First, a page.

Jacob Luft of Sports Illustrated makes an important observation regarding Sammy Sosa’s resurgence in an era of steroid testing.
The bigger question has more to do with how Sosa’s return to form jibes with our lingering disillusionment of the 1998 Home Run Race and The Steroid Era in general. I mean, it was a fraud, right? It was in the papers and everything. We’re supposed to feel guilty for having cheered Sammy and Big Mac all summer long while they pursued Roger Maris’ record of 61 home runs, right?
But with every blast Sosa launches, he disturbs the widespread perception of The Steroid Era (capital letters). We’ve painted a lot of players from the same time frame with the same broad brush as cheaters. And maybe they were cheating. But maybe there were other factors, too (i.e. expansion, smaller stadiums, lively baseballs, bad pitching, etc.) that had a lot to do with it. At what point do we stop revising history and start giving Sosa and Barry Bonds credit for what they are doing right now under a different set of conditions?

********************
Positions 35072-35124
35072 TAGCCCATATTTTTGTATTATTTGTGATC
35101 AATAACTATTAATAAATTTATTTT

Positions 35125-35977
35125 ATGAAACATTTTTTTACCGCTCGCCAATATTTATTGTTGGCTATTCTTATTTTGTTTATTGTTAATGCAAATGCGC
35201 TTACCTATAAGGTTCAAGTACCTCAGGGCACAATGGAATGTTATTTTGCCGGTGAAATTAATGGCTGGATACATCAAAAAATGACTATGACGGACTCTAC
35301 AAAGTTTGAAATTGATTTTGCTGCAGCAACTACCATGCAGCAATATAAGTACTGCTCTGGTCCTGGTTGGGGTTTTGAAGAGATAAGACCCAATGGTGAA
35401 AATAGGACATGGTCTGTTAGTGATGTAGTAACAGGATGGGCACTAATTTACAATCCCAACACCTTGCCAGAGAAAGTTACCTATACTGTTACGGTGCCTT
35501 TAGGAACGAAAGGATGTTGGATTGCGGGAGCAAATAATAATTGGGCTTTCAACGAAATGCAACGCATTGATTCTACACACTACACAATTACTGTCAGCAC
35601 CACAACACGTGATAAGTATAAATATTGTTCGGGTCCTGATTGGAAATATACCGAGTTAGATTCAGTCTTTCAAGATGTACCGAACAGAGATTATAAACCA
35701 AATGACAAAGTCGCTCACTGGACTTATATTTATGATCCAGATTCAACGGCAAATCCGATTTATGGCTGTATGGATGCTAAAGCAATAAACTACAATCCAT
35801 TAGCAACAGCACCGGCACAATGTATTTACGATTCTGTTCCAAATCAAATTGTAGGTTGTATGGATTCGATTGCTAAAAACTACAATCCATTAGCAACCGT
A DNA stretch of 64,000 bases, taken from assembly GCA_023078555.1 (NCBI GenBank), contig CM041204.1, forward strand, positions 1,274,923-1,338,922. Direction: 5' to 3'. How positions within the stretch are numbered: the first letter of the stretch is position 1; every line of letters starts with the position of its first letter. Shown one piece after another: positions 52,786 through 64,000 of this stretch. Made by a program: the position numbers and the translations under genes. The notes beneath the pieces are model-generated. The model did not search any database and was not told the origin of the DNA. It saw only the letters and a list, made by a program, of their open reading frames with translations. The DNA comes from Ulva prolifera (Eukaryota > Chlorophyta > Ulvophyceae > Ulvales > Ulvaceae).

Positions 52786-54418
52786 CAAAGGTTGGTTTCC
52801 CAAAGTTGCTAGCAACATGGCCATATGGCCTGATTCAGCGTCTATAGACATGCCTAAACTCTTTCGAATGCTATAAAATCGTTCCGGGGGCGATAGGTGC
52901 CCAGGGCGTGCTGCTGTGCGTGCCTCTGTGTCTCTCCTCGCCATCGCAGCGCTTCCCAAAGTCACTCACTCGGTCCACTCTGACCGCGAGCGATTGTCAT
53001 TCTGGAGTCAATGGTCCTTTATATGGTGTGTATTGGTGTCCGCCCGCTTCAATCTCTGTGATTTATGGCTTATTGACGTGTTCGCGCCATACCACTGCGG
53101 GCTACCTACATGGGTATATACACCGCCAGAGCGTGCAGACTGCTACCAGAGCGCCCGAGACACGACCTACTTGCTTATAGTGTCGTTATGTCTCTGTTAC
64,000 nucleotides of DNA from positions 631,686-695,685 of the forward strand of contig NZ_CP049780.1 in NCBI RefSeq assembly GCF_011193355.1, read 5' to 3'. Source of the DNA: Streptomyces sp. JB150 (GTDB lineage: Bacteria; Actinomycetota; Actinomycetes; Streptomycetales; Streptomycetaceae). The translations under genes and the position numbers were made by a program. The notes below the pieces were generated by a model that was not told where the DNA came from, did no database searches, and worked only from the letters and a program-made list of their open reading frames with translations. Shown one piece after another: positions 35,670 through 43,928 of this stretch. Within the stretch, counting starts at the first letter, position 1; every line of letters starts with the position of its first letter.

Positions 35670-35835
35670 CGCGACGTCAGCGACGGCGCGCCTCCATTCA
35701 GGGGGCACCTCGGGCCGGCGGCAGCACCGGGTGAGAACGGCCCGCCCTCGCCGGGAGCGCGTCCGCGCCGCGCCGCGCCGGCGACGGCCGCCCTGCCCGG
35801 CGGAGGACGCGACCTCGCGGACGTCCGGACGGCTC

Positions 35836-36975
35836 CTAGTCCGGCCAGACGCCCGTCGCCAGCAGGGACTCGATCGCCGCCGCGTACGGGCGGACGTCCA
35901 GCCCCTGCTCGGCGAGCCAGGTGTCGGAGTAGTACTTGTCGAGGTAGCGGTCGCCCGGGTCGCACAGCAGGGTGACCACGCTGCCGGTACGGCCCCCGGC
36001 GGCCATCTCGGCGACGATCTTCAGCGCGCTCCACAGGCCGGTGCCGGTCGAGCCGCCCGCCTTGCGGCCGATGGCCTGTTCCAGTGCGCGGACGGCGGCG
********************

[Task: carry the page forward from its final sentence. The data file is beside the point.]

The truth of the matter is that blaming steroids for the power surge among the media is like wearing an alligator on your shirt in high school: it’s what the in-crowd does. Never mind that other possible explanations exist, and few have pointed out that testing hasn’t lessened power in the two-plus years of testing—home runs are down a bit this year, but this is probably due to low temperatures (also, see here)—or that pitchers are being busted just as frequently has hitters.
I’m glad that somebody noticed.